Aerial Greece episode 1 – The Great Archipelago: Southeast of mainland Greece, a ring of over 200 islands dot the Aegean Sea: the Cyclades, which translates to “circular islands.” According to Greek myth, they were made by the vengeful sea god Poseidon, but to residents and tourists, this large archipelago brings wonder and astonishing views.
Soar above landscapes carved by human civilization and by elemental forces above and beneath the Earth. Then discover what makes each island unique as we explore their mythic and historic pasts and the remarkable people who live and work here today.
There’s no better way to take in Greece’s great diversity, natural beauty, and mythic grandeur than to experience it from a god’s-eye-view. This exhilarating aerial tour whisks you away on a four-part, cross-country journey above the heart of Athens, over the timeless, contrasting Aegean archipelago, and across eastern islands of mesmerizing beauty and priceless heritage. Along with the physical splendors, we also explore the human stories of the people who embody the ingenuity, resilience, and vibrant spirit of this remarkable country.
Aerial Greece episode 1 – The Great Archipelago
The Cyclades – Aerial Greece episode 1
The Cyclades are an island group in the Aegean Sea, southeast of mainland Greece and a former administrative prefecture of Greece. They are one of the island groups which constitute the Aegean archipelago. The name refers to the islands around the sacred island of Delos. The largest island of the Cyclades is Naxos, however the most populated one is Syros.
The Cyclades includes about 220 islands, the major ones being Amorgos, Anafi, Andros, Antiparos, Delos, Ios, Kea, Kimolos, Kythnos, Milos, Mykonos, Naxos, Paros, Folegandros, Serifos, Sifnos, Sikinos, Syros, Tinos, and Thira or Santoríni. There are also many minor islands including Donousa, Eschati, Gyaros, Irakleia, Koufonisia, Makronisos, Rineia, and Schoinousa. The name “Cyclades” refers to the islands forming a circle (“circular islands”) around the sacred island of Delos. Most of the smaller islands are uninhabited.
Ermoupoli on Syros is the chief town and administrative center of the former prefecture.
The islands are peaks of a submerged mountainous terrain, with the exception of two volcanic islands, Milos and Santorini. The climate is generally dry and mild, but with the exception of Naxos the soil is not very fertile; agricultural produce includes wine, fruit, wheat, olive oil, and tobacco. Lower temperatures are registered in higher elevations and these areas do not usually see wintry weather.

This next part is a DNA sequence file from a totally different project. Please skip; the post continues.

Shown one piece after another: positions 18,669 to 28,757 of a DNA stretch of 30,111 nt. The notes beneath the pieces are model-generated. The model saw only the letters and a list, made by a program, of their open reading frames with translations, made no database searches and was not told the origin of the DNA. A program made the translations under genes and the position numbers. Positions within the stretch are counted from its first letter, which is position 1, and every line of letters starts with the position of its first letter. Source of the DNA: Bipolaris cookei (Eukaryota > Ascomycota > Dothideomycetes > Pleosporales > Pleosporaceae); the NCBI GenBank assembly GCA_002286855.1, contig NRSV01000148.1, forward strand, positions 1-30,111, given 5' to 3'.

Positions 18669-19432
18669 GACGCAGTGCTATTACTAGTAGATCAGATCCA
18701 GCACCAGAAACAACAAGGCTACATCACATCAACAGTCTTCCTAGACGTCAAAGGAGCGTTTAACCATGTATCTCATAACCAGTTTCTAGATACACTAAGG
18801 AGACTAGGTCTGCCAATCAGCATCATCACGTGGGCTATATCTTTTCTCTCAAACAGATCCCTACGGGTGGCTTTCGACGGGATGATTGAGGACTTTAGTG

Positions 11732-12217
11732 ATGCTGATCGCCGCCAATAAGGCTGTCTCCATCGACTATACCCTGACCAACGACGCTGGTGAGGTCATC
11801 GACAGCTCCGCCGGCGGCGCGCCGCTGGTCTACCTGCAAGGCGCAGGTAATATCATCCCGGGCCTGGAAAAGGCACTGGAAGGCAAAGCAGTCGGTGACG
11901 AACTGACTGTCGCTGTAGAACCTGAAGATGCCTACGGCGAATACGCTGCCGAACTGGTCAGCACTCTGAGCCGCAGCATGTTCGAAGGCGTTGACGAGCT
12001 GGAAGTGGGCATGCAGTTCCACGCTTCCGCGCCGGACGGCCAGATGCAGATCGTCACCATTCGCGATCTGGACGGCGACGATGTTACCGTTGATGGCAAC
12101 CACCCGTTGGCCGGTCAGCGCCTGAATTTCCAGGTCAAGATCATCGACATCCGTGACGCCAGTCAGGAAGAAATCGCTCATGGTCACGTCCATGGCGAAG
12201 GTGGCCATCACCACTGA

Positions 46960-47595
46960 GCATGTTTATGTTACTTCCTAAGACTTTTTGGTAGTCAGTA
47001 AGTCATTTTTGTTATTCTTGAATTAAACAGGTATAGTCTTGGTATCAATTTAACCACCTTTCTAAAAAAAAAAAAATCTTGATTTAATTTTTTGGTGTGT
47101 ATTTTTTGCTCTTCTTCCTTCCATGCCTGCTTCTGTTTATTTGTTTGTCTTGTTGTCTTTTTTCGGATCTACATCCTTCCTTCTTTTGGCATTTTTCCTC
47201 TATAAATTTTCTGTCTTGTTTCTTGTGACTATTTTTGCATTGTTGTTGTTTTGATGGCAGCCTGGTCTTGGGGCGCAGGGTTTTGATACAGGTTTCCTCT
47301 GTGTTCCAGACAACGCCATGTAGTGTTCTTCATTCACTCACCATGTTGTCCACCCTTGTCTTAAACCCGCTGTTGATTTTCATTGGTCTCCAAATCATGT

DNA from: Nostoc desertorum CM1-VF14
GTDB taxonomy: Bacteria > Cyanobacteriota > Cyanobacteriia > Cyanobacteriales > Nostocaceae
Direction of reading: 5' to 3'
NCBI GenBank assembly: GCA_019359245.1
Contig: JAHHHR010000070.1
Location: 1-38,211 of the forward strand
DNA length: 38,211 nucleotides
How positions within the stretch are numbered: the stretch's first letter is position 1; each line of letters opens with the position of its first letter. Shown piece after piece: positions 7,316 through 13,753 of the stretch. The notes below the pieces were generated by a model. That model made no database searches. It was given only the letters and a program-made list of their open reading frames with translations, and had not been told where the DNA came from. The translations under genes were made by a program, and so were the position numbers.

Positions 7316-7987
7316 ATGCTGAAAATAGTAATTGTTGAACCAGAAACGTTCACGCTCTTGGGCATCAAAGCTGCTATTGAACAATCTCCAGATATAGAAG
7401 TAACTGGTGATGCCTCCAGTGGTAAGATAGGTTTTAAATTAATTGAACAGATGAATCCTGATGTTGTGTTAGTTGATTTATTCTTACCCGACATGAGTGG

Greece is a country located in Southeast Europe. Its population is approximately 10.7 million as of 2018; Athens is its largest and capital city, followed by Thessaloniki. Situated on the southern tip of the Balkans, Greece is located at the crossroads of Europe, Asia, and Africa. It shares land borders with Albania to the northwest, North Macedonia and Bulgaria to the north, and Turkey to the northeast. The Aegean Sea lies to the east of the mainland, the Ionian Sea to the west, the Cretan Sea and the Mediterranean Sea to the south.
Greece has the longest coastline on the Mediterranean Basin and the 11th longest coastline in the world at 13,676 km (8,498 mi) in length, featuring many islands, of which 227 are inhabited. Eighty percent of Greece is mountainous, with Mount Olympus being the highest peak at 2,918 metres (9,573 ft). The country consists of nine traditional geographic regions: Macedonia, Central Greece, the Peloponnese, Thessaly, Epirus, the Aegean Islands (including the Dodecanese and Cyclades), Thrace, Crete, and the Ionian Islands.
Poseidon was one of the Twelve Olympians in ancient Greek religion and myth, god of the sea, storms, earthquakes and horses. In pre-Olympian Bronze Age Greece, he was venerated as a chief deity at Pylos and Thebes. He had also the cult title “earth shaker”. In the myths of isolated Arcadia he is related with Demeter and Persephone and he was venerated as a horse, however it seems that he was originally a god of the waters. He is often regarded as the tamer or father of horses, and with a strike of his trident, he created springs which are related with the word horse. His Roman equivalent is Neptune.
Poseidon was protector of seafarers, and of many Hellenic cities and colonies. Homer and Hesiod suggest that Poseidon became lord of the sea following the defeat of his father Cronus, when the world was divided by lot among his three sons; Zeus was given the sky, Hades the underworld, and Poseidon the sea, with the Earth and Mount Olympus belonging to all three.
In Homer’s Iliad, Poseidon supports the Greeks against the Trojans during the Trojan War and in the Odyssey, during the sea-voyage from Troy back home to Ithaca, the Greek hero Odysseus provokes Poseidon’s fury by blinding his son, the Cyclops Polyphemus, resulting in Poseidon punishing him with storms, the complete loss of his ship and companions, and a ten-year delay. Poseidon is also the subject of a Homeric hymn. In Plato’s Timaeus and Critias, the legendary island of Atlantis was Poseidon’s domain.